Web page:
At the Bargello

Parade saddle, German art from the second half of the 15th century, from the Bargello

The Middle Ages on the Road

March 20 – June 21

To mark the 150th anniversary of its foundation, the Bargello National Museum has created an exhibition in collaboration with several other European museums to dedicated to some of the loftiest aspects of medieval civilization revolving around the notion of travel. This in various aspects – from geographical maps representing the world, to the pilgrimages and crusades that were taken in the name of salvation of the soul and for religion, from commerce to entire courts migrating from one house to another to display a fascinating array of everyday items and works of art of the period.

At Palazzo Pitti

Gian Stefano Caroni, Jacques Bylivelt, on design of Bernardo Buontalenti, Vase from the last quarter of the 16th centurySilver Museum, Palazzo Pitti

Lapis Lazuli – Blue Magic

June 9 – October 11
Silver Museum, Palazzo Pitti

The exhibition at the Silver Museum will be devoted to lapis lazuli, a material of interest to artists throughout Europe and much even further afield.  The stone was frequently imported from the heart of Asia, and not only played a role in the creation of splendid and valuable works of art (such as the vase above) but also served, after being ground to a powder, as one of the most regal and costly of pigments along with gold for painters to use on their masterpieces. Known as natural ultramarine blue, it was used to evoke the loftiest spheres of heaven and to clothe the divine. You’ll have ample chance to see this in the works of art spread across the Palazzo Pitti’s museums as well.

Carlo Dolci, detail of the Allegory of Patience, 1677, London, Trinity Fine Arts

Carlo Dolci

June 30 – November 15
Palatine Gallery, Palazzo Pitti

With Carlo Dolci, we enter the artistic and religious life of the Florentine court at the height of the 17th century, at that time presided by the Grand Duchess Vittoria Della Rovere.  The polished beauty of Dolci’s painting, immersed in a translucent light, served to produce delicate religious images from which critics in later centuries may have marked their distance, but which earned him admiration and popularity in his own day.  By the same token, his exquisitely painted floral still-life now in the Uffizi Gallery was equally well received and acclaimed.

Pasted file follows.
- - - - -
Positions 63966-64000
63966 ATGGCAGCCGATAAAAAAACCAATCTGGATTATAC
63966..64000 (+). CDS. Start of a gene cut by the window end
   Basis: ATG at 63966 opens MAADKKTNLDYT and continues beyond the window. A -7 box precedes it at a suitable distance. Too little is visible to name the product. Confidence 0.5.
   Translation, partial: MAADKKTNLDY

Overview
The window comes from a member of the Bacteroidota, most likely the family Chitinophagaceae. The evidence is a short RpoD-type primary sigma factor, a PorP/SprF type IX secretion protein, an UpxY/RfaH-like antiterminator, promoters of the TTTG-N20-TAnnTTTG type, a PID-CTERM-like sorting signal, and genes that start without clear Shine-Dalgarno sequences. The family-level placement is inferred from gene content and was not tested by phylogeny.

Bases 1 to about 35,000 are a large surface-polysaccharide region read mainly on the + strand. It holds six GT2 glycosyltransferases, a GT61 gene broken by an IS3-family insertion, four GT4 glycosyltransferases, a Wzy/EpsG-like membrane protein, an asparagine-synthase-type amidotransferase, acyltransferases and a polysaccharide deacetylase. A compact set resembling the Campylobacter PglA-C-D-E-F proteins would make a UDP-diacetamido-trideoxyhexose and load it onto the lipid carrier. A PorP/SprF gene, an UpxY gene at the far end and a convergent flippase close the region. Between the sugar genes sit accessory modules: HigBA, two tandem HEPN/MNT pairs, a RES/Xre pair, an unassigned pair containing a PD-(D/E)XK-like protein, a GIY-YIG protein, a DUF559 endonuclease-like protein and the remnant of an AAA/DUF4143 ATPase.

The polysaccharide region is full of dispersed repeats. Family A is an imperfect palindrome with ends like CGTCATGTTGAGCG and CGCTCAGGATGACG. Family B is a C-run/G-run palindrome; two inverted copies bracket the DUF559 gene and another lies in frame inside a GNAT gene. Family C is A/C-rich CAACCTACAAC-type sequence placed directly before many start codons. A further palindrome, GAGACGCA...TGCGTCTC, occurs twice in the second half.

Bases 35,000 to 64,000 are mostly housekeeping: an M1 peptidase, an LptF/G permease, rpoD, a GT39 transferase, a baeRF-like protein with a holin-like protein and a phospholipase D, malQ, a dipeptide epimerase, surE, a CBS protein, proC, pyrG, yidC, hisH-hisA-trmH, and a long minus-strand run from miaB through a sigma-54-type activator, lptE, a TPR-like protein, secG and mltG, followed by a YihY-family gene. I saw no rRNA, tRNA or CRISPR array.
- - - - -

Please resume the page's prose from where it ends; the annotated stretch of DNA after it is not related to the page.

P. Saltini, Simon Memmi who is painting Laura on Petrarch’s Commission, 1863, Palatine Gallery, Palazzo Pitti

Florence, Italian Capital City from 1865-2015 – Gifts and Collections of the Royal Court

November 19 – April 3, 2016
Modern Art Gallery, Palazzo Pitti

The Modern Art Gallery will continue to delve into the depths of the collections that it has been putting together since it was founded in 1914 (this year it celebrated its own 100 years) to celebrate the 150th anniversary of Florence’s designation as the capital of a newly united Italy. It will do so by staging an exhibition devoted principally to the works of art and furnishings acquired by King Victor Emmanuel II for his sumptuous Florentine residence right in Palazzo Pitti during the years that he spent in the city.

This list comes to an end as far as the State museums go. Since 2015 brings a major spotlight to all of Italy through Milan’s Expo 2015, Florence’s many other state and city museums (and across all of Tuscany) will be hosting special exhibits and events with the Expo’s theme – Feeding the Planet, Energy for Life – as their source of inspiration. We will keep you updated on those as we learn about them!

Please make a note that when a temporary exhibition is in place, the cost of the base admission ticket goes up for all of the museums. The exhibits are within each museum and cannot charge separate fees, even if you’re not interested in stopping and seeing the temporary exhibit. But seeing the variety and interesting collection of works they bring together, we highly recommend you mark some time to be spent in these special sections of each of the museums you visit!


About Lourdes Flores

An American living in Florence for over 10 years, Lourdes continues to explore and discover new places in Tuscany with the eyes of a tourist but with the experience of living in Italy. She shares her experiences on this blog and website, particularly offering lots of travel planning help on the Forum!